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5 Quick Tips to Help You Build Bigger Stacks

5 Quick Tips to Help You Build Bigger Stacks

If you're looking for some quick, easy-to-remember poker tips to help you win more, you're in luck!

You're about to read 5 tactics/strategies that will make you a more profitable and confident player. Let's dive right in.

Tip #1: 3-Bet More Often

You probably know that you should 3-bet preflop to build big pots with your premium hands, such as {q-}{q-}+ and {a-}{k-}. If you only 3-bet with these hands, however, your opponents will soon catch on and start folding almost every time you 3-bet.

In order to get paid off with your premium hands, you also need to 3-bet an appropriate amount of bluffs. 3-bet bluffing allows you to balance your preflop strategy, which disguises your hand strength and makes you a lot tougher to play against.

The specific hands with which you should 3-bet bluff depend on your position, the position of the initial raiser, the raise size, and the stack sizes. Generally speaking, some of the best 3-bet bluffing hands (according to preflop solvers) include:

  • Low suited aces: These should be your most frequent 3-bet bluffs because of their great playability and blocker effects.
  • Suited connectors: These hands play really well post-flop when your 3-bet gets called.
  • Suited gappers: Similar to suited connectors, hands like {7-}{5-} suited or {8-}{6-} suited work well as 3-bets because of their post-flop playability.

Note: The mid-low suited connectors/gappers ({6-}{5-} suited, {7-}{5-} suited, etc.) are especially good 3-bets because they won't be dominated by your opponent's calling range as often as higher suited connectors/gappers ({9-}{8-} suited, {j-}{9-} suited, etc.).

If you play low stakes, 3-betting is very powerful because many of your opponents won't be accustomed to playing versus 3-bets. This inexperience will lead to many mistakes on their part, and the benefactor of those mistakes is the 3-bettor (you).

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Tip #2: Don't Bloat the Pot with Medium-Strength Hands

Medium-strength hands should usually be played passively after the flop. If you play a hand like middle pair too aggressively, you risk forcing your opponent to fold every hand that you actually beat.

These types of hands tend to play better as bluff-catchers, as they protect the weaker hands in your range (like ace high or weak pairs). This is very helpful because your opponents will not be able to easily bluff you when you check.

The one exception to this tip is when you should bet small with a medium-strength hand to deny equity — a more advanced concept you can learn about here.

Tip #3: Don't Change Your Bankroll Management or Study Habits When You're Winning

Every professional poker player has a friend who won big money in a tournament only to spend/lose their winnings in an avoidable way.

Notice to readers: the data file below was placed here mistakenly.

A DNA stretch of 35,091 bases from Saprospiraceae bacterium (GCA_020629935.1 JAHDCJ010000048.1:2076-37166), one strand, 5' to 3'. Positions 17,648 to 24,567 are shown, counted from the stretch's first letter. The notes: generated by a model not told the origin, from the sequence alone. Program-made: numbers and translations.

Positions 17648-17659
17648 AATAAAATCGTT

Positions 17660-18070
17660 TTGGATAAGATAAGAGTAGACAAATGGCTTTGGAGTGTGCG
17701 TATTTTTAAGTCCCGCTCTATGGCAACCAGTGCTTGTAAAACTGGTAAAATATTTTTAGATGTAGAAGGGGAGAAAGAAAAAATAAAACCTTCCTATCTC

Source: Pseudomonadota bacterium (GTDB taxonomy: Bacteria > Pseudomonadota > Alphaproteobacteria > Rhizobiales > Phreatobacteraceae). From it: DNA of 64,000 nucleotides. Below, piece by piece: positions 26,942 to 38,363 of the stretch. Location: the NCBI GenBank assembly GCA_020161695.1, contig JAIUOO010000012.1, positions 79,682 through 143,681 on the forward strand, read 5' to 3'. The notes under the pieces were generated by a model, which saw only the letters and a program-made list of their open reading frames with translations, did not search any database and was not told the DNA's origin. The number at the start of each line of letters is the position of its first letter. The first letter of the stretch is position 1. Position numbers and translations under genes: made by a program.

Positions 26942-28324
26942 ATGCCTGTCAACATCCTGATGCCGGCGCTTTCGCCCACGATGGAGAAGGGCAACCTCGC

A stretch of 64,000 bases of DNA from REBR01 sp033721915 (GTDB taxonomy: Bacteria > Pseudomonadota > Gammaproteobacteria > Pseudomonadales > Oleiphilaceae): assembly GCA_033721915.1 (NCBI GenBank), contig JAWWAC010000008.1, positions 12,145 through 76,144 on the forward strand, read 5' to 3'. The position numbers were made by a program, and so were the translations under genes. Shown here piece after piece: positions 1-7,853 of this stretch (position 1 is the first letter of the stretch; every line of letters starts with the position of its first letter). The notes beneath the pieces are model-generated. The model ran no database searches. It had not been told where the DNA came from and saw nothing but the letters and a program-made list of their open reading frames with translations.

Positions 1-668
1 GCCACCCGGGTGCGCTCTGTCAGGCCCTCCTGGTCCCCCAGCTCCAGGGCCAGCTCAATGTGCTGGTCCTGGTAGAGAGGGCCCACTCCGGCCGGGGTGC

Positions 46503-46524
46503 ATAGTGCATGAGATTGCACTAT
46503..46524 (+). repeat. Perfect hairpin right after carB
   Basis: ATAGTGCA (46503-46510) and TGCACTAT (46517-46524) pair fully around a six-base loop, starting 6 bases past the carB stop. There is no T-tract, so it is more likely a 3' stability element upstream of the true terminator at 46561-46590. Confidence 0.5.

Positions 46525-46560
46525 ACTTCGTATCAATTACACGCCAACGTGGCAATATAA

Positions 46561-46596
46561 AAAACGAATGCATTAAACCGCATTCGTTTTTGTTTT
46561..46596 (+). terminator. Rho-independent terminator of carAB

It's important to remember that poker is a game of peaks and troughs. To survive the troughs, you need to act responsibly during the peaks.

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That's not to say you shouldn't celebrate, or be proud of your success. To the contrary, it's important to savor the results you work hard to achieve. Just remember that going on a heater doesn't mean you've suddenly become a poker god. Unfortunately, downswings are inevitable.

Tip #4: Lean Towards Fast-Playing Your Strong Hands

It's a sad sight when a player checks their flopped flush three times, and then has to awkwardly table their monster when their opponent checks back on the river. Slow-playing too often is a mistake common among players who are afraid of chasing their opponents out of the pot.

In most cases, it's best to fast-play your strong hands so you can build the pot and protect your equity. That's not to say you should always bet/raise your strong hands. You can slow-play your strong hands if:

  • It's unlikely that you will be outdrawn.
  • There aren't many scare cards that will prevent you from getting paid on later streets.
  • Your opponent's range is heavily weighted toward weak hands.

However, if you ever feel uncertain, just bet. Yes, it's disappointing when your opponent folds, but that's not nearly as disappointing as getting outdrawn or missing out on potential value.

Tip #5: Think of the Early Stages of a Tournament Like a Cash Game

Many players over-rate the importance of survival early in tournaments. This is one of the most misunderstood aspects of tournament poker strategy.

Consider that in order to finish in the money, you're going to have to at least double or triple your starting stack (usually more). So, instead of playing defensively, you should play solid and aggressive poker early so you can build a stack and set yourself up for a deep run.

On the other hand, if you find yourself near the money bubble or a pay jump, then you should start using a more survival-oriented playing style.

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Which of These Tips Did You Find Most Helpful?

Let us know in the comments below!

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